New artists and experienced artists alike have a common need… an adhesive that performs well.
This Selecting an Adhesive post became so much more than expected. I realize it’s hard to select an adhesive without first understanding the fundamentals and safety protocols. Check out my last 2 posts to see how all this information ties together. The goal of this 3-post series is to start the conversation. Thank you to each of you for reading this. As always, share your thoughts in the comments.
New artists and experienced artists alike have a common need… an adhesive that performs well. But choosing an adhesive is quite overwhelming. Lash skill set and other factors, such as environment and formulation, should be considered when selecting an adhesive.
Asking, “What’s your favorite adhesive?” is such a loaded question, but one that’s asked rather often. In this post, I’ll discuss the factors that should be considered. Please note, that this page is for you, the lash stylist. I’ve tried many adhesives but have settled on the same few for my business. You’ll see me try many products here, but within my lash business, I do not change products often and not without extensive testing. I encourage you to use caution in implementing new products in your business.
Many stylists encourage others to try every brand on the market. Not only is this a financial investment, but quite confusing too. If you’re constantly changing your products- how do you know what’s working? Don’t get me wrong… I absolutely encourage everyone to Explore to Grow™, but it’s so important to work with a high-quality product consistently as you’re perfecting your technique. With that said, if you’ve worked with the same products for months and are having issues across most of your clients- it’s time to reach out to a mentor for advice. A strong mentor will assess your application holistically and help determine what the culprit is. If everything checks out, then it may be time to try a new, trusted adhesive.
Getting the most out of an adhesive requires our technique to be on point. One of the most common adhesive questions I hear is, “Which adhesive lasts the longest?” I return this question with a few questions of my own. I need to understand a few things first- such as your application process, environment, and aftercare recommendations. After all, adhesives are made to stick… and they will do just that. If a client is experiencing poor retention- it’s either the stylist’s application, the client’s aftercare, or client’s health/medications. Sure, it could be the products being applied as well, but if you’re using quality products then I automatically circle back to the above. (Note: Taking proper care of and using the adhesive properly is essential. Read my last post for more on this). The exception to my prior statement is that many stylists are using an adhesive that doesn’t align with them. I often find stylists using adhesives that are too fast for them or using a low-humidity adhesive in a high-humidity environment, etc.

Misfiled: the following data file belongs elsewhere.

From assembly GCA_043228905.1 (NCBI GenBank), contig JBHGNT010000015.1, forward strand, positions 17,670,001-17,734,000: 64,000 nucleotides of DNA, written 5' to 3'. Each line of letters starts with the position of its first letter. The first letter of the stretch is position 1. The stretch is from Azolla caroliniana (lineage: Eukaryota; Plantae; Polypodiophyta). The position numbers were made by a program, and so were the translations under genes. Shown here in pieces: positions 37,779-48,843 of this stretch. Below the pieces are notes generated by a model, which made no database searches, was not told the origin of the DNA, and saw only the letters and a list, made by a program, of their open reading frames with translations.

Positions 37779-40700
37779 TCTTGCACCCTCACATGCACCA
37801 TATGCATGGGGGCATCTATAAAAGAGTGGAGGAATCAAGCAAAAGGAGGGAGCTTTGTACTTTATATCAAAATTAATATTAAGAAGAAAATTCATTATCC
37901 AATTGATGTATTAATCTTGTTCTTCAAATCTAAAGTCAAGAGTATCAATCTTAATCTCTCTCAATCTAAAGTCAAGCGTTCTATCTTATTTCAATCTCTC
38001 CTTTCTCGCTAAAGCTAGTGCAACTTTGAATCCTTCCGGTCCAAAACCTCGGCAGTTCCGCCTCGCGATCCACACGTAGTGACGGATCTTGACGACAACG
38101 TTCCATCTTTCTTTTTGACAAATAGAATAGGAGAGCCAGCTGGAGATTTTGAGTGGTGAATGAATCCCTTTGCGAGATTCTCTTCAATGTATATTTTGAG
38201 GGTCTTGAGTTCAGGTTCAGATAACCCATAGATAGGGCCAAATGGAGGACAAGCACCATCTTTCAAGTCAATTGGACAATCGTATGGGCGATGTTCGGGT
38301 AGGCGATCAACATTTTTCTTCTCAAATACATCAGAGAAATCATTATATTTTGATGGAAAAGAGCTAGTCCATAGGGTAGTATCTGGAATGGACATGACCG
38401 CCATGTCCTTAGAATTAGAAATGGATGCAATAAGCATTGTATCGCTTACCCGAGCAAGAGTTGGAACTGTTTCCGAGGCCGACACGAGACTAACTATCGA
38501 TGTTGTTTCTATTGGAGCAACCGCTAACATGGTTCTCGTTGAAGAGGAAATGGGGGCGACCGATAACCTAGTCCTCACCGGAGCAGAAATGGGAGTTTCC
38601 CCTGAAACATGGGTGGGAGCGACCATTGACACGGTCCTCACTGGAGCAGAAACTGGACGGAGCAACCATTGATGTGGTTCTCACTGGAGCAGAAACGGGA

Pay attention to what the manufacturer says. Use the following criteria when selecting an adhesive.
-What is the fixture/attachment time?
-What is the adhesive’s ideal environment (temperature/humidity)?
-Is it recommended for classic, volume, or both?
Consider how long it takes you to attach a lash after coating. Many stylists have no clue the answer to this question. I challenge you to time yourself- you may be surprised. Taking over 3 seconds to attach can be too long. This causes the adhesive to dry prior to attachment or worse- the extension attaches… poorly… which leads to premature shedding. Many stylists want an extra second or two to get that perfect attachment. Sometimes a slower adhesive is preferred and that’s okay.
Don’t ignore the recommended environment. Let’s use EBL as an example: EBL Grand Rapid is well-respected as a must-have adhesive, however, it is recommended for use in low humidity. When the humid summer hits here in Houston, Texas- an adhesive such as EBL Magic is more beneficial due to its ability to perform in high humidity. It’s important to try and maintain a consistent environment within your application space but also take into consideration the humidity in your city when making an adhesive selection.
In my last post, I discussed my top safety tips when working with adhesives: In addition to those tips, I recommend isolating prior to coating the extension as this will cut down on the time spent between coating and attachment. Take notice how much you’re chatting with your client too. It’s easy to get caught up in a story as extra time passes while you’re holding a coated extension.
I’ll leave you with this… Adhesive is a combination of science and preference along with skillset. It’s okay to carry multiple adhesives and for your preference to vary in relation to the season, client lash type, or application technique (classic/volume). If you’re having trouble with adhesives, send me a DM. I’d love to hear about your experience and provide you with support. I hope this adhesive series provided some insight that you found beneficial. Thank you to each of you who have shown your support and love. I look forward to sharing more with you.
We hope you have enjoyed the 3 part blogs on adhesives by AnneMarie, we certainly did. Please share amongst your Lash Artist friends, we are sure they will be grateful.